photo by lisa langell

the scene: my dad driving, me riding shotgun, driving south in colorado springs in my itty-bitty honda civic.  we’re heading to the airport where he will fly home after dropping me off for my summer internship.  colorado springs lays just east of the rocky mountains.

dad: “now, if you get turned around, remember that the rockies are west, the plains are east.”

me, looking around, imprinting the images in my mind: “okay.  yeah, the house is west of the interstate, east of the rockies.  okay.”

starkly basic conversations like this are common in my driving world.  “if you pass the XYZ store, you’ve gone too far.”  or “just keep going even though you may think you have gone too far.”

i have the gift of almost complete directional disorientation.  even where i sit, it would take me a good minute or two to tell you which way is north, and only after i visually map the roads that i know run north and south.  if you ask me the same question from the same location tomorrow, the process will be the same.

i wonder if God gave me this limited-at-best sense of direction to break my desire to control everything.

in my driving world, i learned to accept that when i venture forth to a new place or one i have rarely been, “scenic routes” could be along the way.  i turn to early or too late.  i overthink it.  i get nervous when construction upends my carefully plotted map.

and though i may fluster for a moment and turn down the radio so i can better focus, i accept these detours are part of my driving reality.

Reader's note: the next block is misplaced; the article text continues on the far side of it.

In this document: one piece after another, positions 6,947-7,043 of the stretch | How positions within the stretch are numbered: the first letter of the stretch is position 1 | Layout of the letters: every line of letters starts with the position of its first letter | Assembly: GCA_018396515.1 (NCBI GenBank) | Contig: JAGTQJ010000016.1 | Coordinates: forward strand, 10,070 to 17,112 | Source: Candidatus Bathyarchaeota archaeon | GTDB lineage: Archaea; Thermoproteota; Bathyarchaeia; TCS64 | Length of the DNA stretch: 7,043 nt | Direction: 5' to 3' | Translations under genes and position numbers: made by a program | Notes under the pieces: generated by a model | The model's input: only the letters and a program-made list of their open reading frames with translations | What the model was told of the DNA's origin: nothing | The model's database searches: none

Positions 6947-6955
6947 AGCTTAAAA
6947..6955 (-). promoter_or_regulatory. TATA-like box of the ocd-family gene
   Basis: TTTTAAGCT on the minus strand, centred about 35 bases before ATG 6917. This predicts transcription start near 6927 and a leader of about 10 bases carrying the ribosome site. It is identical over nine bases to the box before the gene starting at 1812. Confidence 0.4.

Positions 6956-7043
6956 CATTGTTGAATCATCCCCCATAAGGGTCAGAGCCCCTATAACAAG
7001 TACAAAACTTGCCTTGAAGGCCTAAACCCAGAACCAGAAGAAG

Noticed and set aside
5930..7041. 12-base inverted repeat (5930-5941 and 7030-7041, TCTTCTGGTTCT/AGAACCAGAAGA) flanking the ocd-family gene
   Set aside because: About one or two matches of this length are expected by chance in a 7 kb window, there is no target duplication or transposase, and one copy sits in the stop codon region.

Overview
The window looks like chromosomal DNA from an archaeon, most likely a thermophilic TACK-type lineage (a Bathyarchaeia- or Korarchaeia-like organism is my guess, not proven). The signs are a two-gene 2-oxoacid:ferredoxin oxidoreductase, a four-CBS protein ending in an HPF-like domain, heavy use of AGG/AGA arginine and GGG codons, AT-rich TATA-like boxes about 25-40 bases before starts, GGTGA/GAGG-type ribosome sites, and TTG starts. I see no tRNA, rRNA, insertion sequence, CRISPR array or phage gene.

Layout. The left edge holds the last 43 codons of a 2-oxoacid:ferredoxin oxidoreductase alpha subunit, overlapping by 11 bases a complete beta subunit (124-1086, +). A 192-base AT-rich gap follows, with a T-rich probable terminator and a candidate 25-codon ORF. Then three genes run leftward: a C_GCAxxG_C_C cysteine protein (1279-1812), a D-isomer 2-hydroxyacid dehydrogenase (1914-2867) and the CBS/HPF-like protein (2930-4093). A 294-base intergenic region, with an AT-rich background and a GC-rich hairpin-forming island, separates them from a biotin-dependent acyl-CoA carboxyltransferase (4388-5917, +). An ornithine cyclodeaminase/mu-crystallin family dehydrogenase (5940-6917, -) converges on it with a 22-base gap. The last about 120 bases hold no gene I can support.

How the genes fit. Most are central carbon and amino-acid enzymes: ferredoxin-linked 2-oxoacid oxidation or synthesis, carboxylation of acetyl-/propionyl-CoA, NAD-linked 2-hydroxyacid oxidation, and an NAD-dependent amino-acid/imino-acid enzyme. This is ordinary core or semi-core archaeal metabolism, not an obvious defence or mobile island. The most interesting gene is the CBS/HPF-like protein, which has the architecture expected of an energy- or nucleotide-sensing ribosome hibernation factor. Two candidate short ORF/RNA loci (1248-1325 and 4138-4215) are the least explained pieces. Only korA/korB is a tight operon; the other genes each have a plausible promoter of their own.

and yet, when life–which is much harder to map than road signs–presents an unexpected scenic route, i freak.  i try to grasp for control, holding on to whatever i can with a death grip like a parent holding on with only one hand to the child who has gone over the cliff.  i rattle at God, demanding explanations.  and i pout.  i shake my head at the perceived injustice.  and sometimes i even stomp off, spiritually and physically.  i hide.

yet the same does not happen when i drive.  i expect that sometimes i will get lost.  i expect that sometimes what i thought was a straight road actually y’s on me and i won’t know which way to go.  and when those things sometimes happen, i do not stop, shake my fist and plop down on street corner to pout.  instead, i take a moment, say a prayer, try to realign my perspective to the reality in front of me, and i keep going.

maybe the freedom i feel to drive around, despite my lack of directionality, is the same confidence God wants to instill in my faith.  maybe He has given this real-world example to inform my spiritual reality.

and maybe life isn’t about the sidestreets of life.  maybe it is as stark as the base of the Rockies: one way is west, one way is east, and the mountains mark the difference.

the mountains in faith are similarly craggy and rough.  Jesus says as much in Matthew:

“Enter through the narrow gate; for the gate is wide and the way is broad that leads to destruction, and there are many who enter through it.  For the gate is small and the way is narrow that leads to life, and there are few who find it.” –Matthew 7:13-14

the stark decision awaits: the mountains of faith or the plains of apathy.

and venturing forth comes with a heavy dose of directional inefficiency:

“For My thoughts are not your thoughts, nor are your ways My ways,” declares the Lord.  “For as the heaves are night than the earth, so are My ways higher than your ways and My thoughts than your thoughts.

For as the rain and the snow come down from heaven, and do not return there without watering the earth and making it bear and sprout, and furnishing seed to the sower and bread to the eater; so will My word be which goes forth from My mouth; it will not return to Me empty, without accomplishing what I desire, and without succeeding in the matter for which I sent it.

For you will go out with joy and be led forth with peace; the mountains and the hills will break forth into shouts of joy before you, and all the trees of the field will clap their hands.” –Isaiah 55:8-12

it may require u-turns, cell phone calls for assistance, and maybe even a spiritual AAA card.  but i choose faith.  and i choose to confidently venture forth.

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